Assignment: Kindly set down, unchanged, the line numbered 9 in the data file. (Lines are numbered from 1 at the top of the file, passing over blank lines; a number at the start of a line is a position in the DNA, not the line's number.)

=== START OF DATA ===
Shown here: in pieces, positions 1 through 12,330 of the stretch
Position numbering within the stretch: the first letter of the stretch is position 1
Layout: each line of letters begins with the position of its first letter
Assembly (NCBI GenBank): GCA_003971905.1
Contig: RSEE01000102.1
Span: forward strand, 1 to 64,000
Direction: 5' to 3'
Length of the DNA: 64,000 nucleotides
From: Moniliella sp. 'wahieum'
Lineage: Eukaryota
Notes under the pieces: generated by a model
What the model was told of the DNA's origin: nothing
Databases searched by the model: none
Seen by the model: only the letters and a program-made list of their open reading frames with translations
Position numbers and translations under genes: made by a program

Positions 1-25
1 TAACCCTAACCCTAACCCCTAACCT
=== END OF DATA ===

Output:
From: Moniliella sp. 'wahieum'